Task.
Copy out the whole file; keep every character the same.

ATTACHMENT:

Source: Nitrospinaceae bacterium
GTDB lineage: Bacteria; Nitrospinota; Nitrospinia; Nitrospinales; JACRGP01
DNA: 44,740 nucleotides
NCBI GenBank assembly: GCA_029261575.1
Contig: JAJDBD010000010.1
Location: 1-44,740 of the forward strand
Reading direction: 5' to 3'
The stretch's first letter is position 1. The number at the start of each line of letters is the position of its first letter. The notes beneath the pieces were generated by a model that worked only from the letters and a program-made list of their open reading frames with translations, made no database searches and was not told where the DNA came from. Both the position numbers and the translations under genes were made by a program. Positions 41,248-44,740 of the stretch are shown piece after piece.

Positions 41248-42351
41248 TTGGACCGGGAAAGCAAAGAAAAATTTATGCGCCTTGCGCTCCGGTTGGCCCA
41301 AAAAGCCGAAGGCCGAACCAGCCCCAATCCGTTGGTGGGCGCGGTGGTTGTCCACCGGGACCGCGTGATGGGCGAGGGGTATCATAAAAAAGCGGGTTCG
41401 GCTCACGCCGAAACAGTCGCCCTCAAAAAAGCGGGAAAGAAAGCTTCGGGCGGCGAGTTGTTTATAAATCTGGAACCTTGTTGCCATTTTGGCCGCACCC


Source: Nitrospinaceae bacterium
GTDB lineage: Bacteria; Nitrospinota; Nitrospinia; Nitrospinales; JACRGP01
DNA: 44,740 nucleotides
NCBI GenBank assembly: GCA_029261575.1
Contig: JAJDBD010000010.1
Location: 1-44,740 of the forward strand
Reading direction: 5' to 3'
The stretch's first letter is position 1. The number at the start of each line of letters is the position of its first letter. The notes beneath the pieces were generated by a model that worked only from the letters and a program-made list of their open reading frames with translations, made no database searches and was not told where the DNA came from. Both the position numbers and the translations under genes were made by a program. Positions 41,248-44,740 of the stretch are shown piece after piece.

Positions 41248-42351
41248 TTGGACCGGGAAAGCAAAGAAAAATTTATGCGCCTTGCGCTCCGGTTGGCCCA
41301 AAAAGCCGAAGGCCGAACCAGCCCCAATCCGTTGGTGGGCGCGGTGGTTGTCCACCGGGACCGCGTGATGGGCGAGGGGTATCATAAAAAAGCGGGTTCG
41401 GCTCACGCCGAAACAGTCGCCCTCAAAAAAGCGGGAAAGAAAGCTTCGGGCGGCGAGTTGTTTATAAATCTGGAACCTTGTTGCCATTTTGGCCGCACCC